US TV personality Matt Lauer 'holding the country to ransom' over NZ land access

by RNZ / 23 July, 2018

Matt Lauer is locked in a stoush with the NZ government over access to his leased land. Photo / Getty Images

Access to the Hāwea Conservation Park could be cut off completely due to a stoush between the government and the American television personality Matt Lauer.

The anchor of NBC's Today show, purchased the lease to Hunter Valley Station on the shores of Lake Hāwea for $13 million last year.

This followed a trip here in 2016 which he raved about to The Tonight Show host Jimmy Fallon on his return home.

"I went for fun. I went with a buddy of mine, we went fishing. Have you ever been to New Zealand? It's the most sensational country on the planet, in my opinion. It's beautiful," Mr Lauer told the show host.

"So I went fishing with a friend, and we stayed in a hut - no electricity, no running water, no facilities if you will."

His purchase of the lease on the sheep station which sits on government-owned land was bitterly opposed at the time by the Federated Mountain Clubs president Peter Wilson.

"What we've effectively got, is we have a large land-locked area of conservation estate that the public can't get access to and this was the only opportunity to provide for that access. This is the largest lakefront property in New Zealand, we can't afford for this to be shut off to the public."

Matt Lauer, who was dumped by NBC over sexual misconduct allegations, managed to survive a good character test by the Overseas Investment Office (OIO).

Now the Walking Access Commission wants to negotiate use of an unsealed road for trampers and hunters but has reportedly been told by Mr Lauer's lawyer that it will need to pay him potentially millions of dollars in compensation.

Public access advocate and Central Otago resident Bruce Mason told Morning Report ongoing negotiations between the commission and his representatives to and try to get access easement along the track have come to naught.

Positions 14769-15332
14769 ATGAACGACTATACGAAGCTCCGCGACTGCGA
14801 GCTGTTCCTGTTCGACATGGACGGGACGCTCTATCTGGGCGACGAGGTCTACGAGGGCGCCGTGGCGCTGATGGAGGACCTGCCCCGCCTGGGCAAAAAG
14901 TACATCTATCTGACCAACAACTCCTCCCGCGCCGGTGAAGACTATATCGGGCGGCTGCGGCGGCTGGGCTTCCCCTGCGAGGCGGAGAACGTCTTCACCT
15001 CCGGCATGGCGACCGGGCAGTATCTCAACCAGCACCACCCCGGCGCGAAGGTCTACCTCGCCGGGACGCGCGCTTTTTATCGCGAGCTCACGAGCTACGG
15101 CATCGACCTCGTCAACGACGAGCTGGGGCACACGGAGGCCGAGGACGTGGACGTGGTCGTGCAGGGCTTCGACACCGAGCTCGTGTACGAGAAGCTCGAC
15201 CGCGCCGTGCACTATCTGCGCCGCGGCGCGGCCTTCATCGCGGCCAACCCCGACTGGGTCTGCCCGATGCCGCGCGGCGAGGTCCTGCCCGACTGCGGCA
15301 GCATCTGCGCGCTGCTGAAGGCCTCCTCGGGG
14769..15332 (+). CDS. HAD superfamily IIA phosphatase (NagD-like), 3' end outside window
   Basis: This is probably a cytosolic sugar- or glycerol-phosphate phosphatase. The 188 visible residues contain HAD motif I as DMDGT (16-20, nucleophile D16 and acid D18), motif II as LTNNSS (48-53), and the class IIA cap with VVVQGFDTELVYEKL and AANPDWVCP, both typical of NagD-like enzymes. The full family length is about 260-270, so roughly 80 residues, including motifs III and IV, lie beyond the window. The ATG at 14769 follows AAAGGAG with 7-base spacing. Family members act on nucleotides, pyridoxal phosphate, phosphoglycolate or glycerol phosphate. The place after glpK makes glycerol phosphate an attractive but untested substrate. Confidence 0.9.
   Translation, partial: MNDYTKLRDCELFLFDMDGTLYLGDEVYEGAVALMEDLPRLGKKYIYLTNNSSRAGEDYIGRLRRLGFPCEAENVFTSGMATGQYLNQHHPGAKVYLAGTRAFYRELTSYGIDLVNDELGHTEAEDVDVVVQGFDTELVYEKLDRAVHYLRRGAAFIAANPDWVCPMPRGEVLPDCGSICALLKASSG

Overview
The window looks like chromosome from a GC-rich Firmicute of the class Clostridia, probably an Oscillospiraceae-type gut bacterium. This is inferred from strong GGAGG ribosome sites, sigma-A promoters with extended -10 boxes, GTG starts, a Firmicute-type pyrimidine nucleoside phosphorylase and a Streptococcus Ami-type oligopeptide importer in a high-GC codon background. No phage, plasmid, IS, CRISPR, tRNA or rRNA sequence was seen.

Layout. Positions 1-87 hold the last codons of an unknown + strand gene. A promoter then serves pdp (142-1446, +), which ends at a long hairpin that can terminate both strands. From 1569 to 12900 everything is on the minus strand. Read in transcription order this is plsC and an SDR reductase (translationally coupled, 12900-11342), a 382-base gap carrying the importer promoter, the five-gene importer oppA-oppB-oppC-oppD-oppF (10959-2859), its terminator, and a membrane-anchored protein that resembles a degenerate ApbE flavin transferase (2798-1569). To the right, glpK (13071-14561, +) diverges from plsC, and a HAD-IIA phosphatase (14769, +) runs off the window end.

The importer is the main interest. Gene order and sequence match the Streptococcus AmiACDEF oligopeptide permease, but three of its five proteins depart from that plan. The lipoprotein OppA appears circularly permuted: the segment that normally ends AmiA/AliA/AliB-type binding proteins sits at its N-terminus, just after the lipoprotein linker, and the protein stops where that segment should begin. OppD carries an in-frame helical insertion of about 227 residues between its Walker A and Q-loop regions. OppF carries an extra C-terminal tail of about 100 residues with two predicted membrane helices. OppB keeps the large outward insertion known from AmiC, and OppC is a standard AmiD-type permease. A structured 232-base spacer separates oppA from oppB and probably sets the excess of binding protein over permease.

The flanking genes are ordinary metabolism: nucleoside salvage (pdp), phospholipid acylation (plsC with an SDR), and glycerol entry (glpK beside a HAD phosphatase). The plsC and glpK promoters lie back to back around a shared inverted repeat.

"In effect, he's holding the country to ransom over this issue," Mr Mason said.

"I think they're not going to get anywhere unless they sort of dumb down the proposal to suit all his demands which will mean this access will not be suitable for the public."

The OIO decision from February 2017 had highlighted the issue of access for the public, which he has had to provide in other areas on the land, but the commission was asking for another access point.

Mr Mason said the area in question went from the vicinity of the homestead around the western shore of Lake Hāwea and into Hunter Valley.

"It's a very long way to go, it's too far to walk," he said.

Mr Mason said he was urging the government to step in and put an end to the problem.

"I think the solution which would be a quick fix for this ... is for the government to give up on trying to negotiate with this character and the government uses powers as the landlord to resume the lengths of this road, could be a 20-metre strip, back into direct Crown ownership and then immediately gazette it as a public road," he said.

"I think it's the only way there's going to be progress. Voluntary negotiations have got nowhere, result is they could get an easement but it could be a very insecure one. The public could be shut out at any time and there'd be no certainty."

This article was originally published by RNZ.

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